Although since Lewis’s works were first published there have been some marked changes in the style of popular novels, his books retain their place in American literature. Not only do they present a picture of an era, the 1920’s, but they also make it uncomfortably obvious that, in some unpleasant ways, American society has not changed very much. Materialism and hucksterism still reign supreme. Prejudice has not been eliminated. Outward show is accepted in place of inward substance. Lewis’s satirical style points up some serious faults, and the passage of time has done little to correct them.
Harry Sinclair Lewis was born in Sauk Centre, Minnesota, on February 7, 1885. His father, Edwin J. Lewis, and his mother, Emma F. Kermorr, were schoolteachers, but Edwin Lewis took a two-year medical course in Chicago and practiced as a country doctor, first in Wisconsin and later in Sauk Centre, a small town with a population of twenty-five hundred. The young Sinclair, nicknamed Red because of the color of his hair, was the third of three sons. His mother died of tuberculosis when he was three years old. Edwin Lewis remarried shortly after her death. The future novelist was an awkward, rather ugly, lonely child with little aptitude for sports or any type of physical exercise. He soon became an ardent reader, and at an early age,...
(The entire section is 735 words.)
A prolific and provocative writer of newspaper editorials, magazine articles, and novels, Sinclair Lewis joined such literary contemporaries as H. L. Mencken and Sherwood Anderson in condemning the “village virus” affecting small towns throughout America. Lewis’ novel Main Street (1920) established his reputation as a social satirist with its meticulous depiction of a stifling and reactionary small town in Minnesota. His cynical dissatisfaction with post-World War I American life seemed even stronger in Babbitt (1922), a portrait of a corrupt real estate agent which exposes the pomposity, materialism, and vulgarity beneath the pretenses of American business.
(The entire section is 941 words.)
The literary decade of the 1920’s was dominated by two figures: H. L. Mencken and Sinclair Lewis, who, more than any other writers, gave to that era of “debunking” its special tone. Harry Sinclair Lewis was born in Sauk Centre, Minnesota (fictionalized by Lewis as “Gopher Prairie”), on February 7, 1885, the third son of Dr. Emmet J. Lewis, who furnished him with part of the character of Arrowsmith. Lewis attended Sauk Centre public schools from 1890 to 1902. (In 1898, he left home to enlist as a drummer boy in the Spanish-American War, but his father apprehended him.) From 1901 to 1903, he held odd jobs as typesetter and minor newswriter for two Sauk Centre newspapers, the Herald and Avalanche. He spent...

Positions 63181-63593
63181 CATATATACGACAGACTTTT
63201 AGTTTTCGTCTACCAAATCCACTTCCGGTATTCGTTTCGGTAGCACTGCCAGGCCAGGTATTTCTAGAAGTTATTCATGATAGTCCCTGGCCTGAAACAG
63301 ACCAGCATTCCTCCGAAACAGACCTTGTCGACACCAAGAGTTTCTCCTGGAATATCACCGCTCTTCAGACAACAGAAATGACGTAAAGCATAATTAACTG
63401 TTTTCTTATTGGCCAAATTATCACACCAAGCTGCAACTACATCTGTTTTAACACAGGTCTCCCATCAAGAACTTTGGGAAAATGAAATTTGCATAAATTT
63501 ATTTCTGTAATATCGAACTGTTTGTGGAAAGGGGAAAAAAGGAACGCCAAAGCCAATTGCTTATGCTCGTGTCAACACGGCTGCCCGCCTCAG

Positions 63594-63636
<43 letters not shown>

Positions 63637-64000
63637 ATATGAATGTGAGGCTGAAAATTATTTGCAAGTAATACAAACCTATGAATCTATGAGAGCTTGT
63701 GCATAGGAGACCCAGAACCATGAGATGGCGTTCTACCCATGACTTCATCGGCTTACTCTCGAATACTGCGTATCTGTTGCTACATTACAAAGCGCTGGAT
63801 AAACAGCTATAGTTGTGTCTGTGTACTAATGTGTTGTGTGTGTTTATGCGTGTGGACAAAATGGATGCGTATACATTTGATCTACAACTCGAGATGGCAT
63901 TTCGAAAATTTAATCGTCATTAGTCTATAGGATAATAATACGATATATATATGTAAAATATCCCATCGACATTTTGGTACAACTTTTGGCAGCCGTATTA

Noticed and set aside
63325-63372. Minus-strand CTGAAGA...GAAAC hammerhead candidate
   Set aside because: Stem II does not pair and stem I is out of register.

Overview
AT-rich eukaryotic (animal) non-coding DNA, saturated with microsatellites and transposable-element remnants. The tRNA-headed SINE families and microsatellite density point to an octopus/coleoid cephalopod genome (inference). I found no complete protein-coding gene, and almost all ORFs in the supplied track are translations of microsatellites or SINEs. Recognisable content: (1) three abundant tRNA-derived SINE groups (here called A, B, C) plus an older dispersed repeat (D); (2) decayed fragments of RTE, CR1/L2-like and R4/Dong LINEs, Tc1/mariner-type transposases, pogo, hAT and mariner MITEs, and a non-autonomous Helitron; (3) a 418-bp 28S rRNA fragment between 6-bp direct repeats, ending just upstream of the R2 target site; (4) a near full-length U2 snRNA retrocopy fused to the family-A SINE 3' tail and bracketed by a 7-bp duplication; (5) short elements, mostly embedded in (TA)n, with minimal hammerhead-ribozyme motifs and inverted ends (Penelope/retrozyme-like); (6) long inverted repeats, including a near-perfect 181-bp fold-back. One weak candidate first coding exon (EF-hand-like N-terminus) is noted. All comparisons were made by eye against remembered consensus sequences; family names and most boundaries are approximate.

(The entire section is 1126 words.)
Harry Sinclair Lewis was born in Sauk Centre, Minnesota, on February 7, 1885, the youngest of three sons of a country doctor, Edwin J. Lewis. One year after the death of Harry’s tubercular mother, Emma, in 1891, his father married Isabel Warner, whom Lewis felt was psychically his own mother. Unlike his older brother, Claude, Harry cared nothing for sports, was not popular in school, and received little praise from his father. So, like so many lonely children, he found solace in books, read voraciously, and began writing regularly in diaries which he kept throughout his life.
Fred, the eldest son, dropped out of school and worked as a miller all of his life. Claude, however, was a constant success and an example...
(The entire section is 1112 words.)